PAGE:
Known as the “Godmother of American Herbalism,” Gladstar sat down for a cup of lemon balm and chamomile tea blended by The Rosemary House & Gardens owner, Susanna Reppert-Brill. Wearing her trademark moon pendent necklace, dressed in purple, her warmth reflects a nurturing instinct. Despite the late hour, and a delayed flight into Harrisburg, the Vermont resident spoke enthusiastically about her lifelong commitment to herbal medicine.
“Everything evolved from my love and passion of plants,” she says about her extensive mark on the herbal world.
Born and raised on a dairy farm in Sonoma County, California, Gladstar was heavily influenced by her maternal Armenian grandmother, Mary.
“When my grandmother would weed, she would be weeding and putting these plants into her basket and she would be telling us, you know, how these plants were used and then she would cook them up into food.”
Mary and her grandfather met on the death march in Armenia. She told the young Rosemary, God and plants saved her life.
Her passion for plants was further cultivated by her family's faith. Members of the Seventh-day Adventist Church, Gladstar was drawn to books from authors from her faith, one of them being Back to Eden, by Jethro Kloss. The groundbreaking book on healing herbs, published in 1939, along with church co-founder Ellen Gould White, who also wrote about herbal and natural healing, helped to shape Gladstar's growing passion. That influence supported her decision at the age of 13 to become a vegetarian, a path she still follows today.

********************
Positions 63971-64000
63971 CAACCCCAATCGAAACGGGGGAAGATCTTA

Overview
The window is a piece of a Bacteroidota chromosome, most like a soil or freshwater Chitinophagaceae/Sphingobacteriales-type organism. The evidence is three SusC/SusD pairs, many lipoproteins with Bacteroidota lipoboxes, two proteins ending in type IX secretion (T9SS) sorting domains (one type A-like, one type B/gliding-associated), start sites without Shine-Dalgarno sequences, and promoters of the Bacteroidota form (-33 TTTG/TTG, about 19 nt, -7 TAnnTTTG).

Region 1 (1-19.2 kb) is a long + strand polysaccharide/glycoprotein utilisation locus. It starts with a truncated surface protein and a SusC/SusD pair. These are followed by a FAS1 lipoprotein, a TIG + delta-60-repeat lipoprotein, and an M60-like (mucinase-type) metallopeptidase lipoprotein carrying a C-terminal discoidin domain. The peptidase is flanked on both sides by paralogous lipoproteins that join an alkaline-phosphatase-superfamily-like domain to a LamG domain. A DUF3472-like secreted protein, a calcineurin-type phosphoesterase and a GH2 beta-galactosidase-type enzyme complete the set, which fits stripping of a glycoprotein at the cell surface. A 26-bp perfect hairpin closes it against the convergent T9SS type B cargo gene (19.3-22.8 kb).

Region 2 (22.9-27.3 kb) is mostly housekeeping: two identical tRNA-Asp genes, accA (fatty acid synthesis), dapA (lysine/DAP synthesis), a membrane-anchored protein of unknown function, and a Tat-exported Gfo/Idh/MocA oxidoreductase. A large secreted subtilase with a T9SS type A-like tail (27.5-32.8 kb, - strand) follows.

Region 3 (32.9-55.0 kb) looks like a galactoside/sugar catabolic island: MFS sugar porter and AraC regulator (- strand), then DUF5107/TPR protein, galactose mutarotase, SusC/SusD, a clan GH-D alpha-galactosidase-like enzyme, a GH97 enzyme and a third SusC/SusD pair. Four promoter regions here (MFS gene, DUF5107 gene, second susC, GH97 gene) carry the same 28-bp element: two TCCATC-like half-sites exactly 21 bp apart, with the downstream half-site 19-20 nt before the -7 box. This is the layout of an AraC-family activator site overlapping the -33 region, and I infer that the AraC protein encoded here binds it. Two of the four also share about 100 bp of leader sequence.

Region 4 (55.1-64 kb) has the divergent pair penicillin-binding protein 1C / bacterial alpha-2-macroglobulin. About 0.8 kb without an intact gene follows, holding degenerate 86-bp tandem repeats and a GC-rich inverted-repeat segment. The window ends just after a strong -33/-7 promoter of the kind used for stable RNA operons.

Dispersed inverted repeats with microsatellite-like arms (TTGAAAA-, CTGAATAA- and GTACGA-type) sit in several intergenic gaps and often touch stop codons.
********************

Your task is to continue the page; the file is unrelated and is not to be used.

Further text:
After years of backpacking and living in the backwoods of the U.S. and Canada, Gladstar eventually settled back in California where, due to the lack of herbal access, founded Rosemary's Garden, a retail herbal store in 1972. As customers lined up, the interest in knowing herbs more intimately also blossomed. She started teaching small groups, eventually forming one of the oldest, and still surviving herbal school in the U.S., California School of Herbal Studies, in 1978.
Following in the footsteps of Kloss and White, Gladstar authored 12 books on herbal healing and co-authored an additional one. From the classic, Herbal Healing for Women to the more current, Rosemary Gladstar's Medicinal Herbs: A Beginner's Guide: 33 Healing Herbs to Know, Grow, and Use, Gladstar has influenced a generation of herbal enthusiasts. Despite her ambitious career she says, she is modest about her legacy.
“I just serve the need.”
Gladstar never set goals to become an author or entrepreneur, yet life enfolded before her. In 1974, Gladstar and environmentalist Drake Sadler, founded Traditional Medicinals. The company today, no longer run by Gladstar, still ranks their top product sales with her original 13 blends. From "Smooth Move" to "Gypsy Cold Care," Gladstar still cares for those who don't know her name, but understands the connection of herbal remedies to a healthy lifestyle.
In 1991, she co-founded the Northeast Herb Association and just a few years later, Gladstar founded, United Plant Savers, a non-profit that serves to protect native medicinal plants in North America and their habitats.
Looking at her 44 year career, an outsider would conclude she is a chronic entrepreneur, an author and advocate. However, just skimming through the foundation of each project, you can easily see how herbalism seeded the genesis of each one.
“I've never looked at it from that perspective,” says Gladstar. “I've always looked at it as I'm an herbalist and all of those things, out of being an herbalist, that naturally grew. I was just an herbalist and there was a need for it.”
Today, Gladstar lives on a 500 acre botanical preserve and farm in Vermont where she runs Sage Mountain Herbal Retreat Center. The 67 year old still travels offering workshops to want-to-be herbalists and garners tens of thousands of views on YouTube with her herbal how-to videos.
For more information on Gladstar's retreat center, programs and travel journeys, visit sagemountain.com.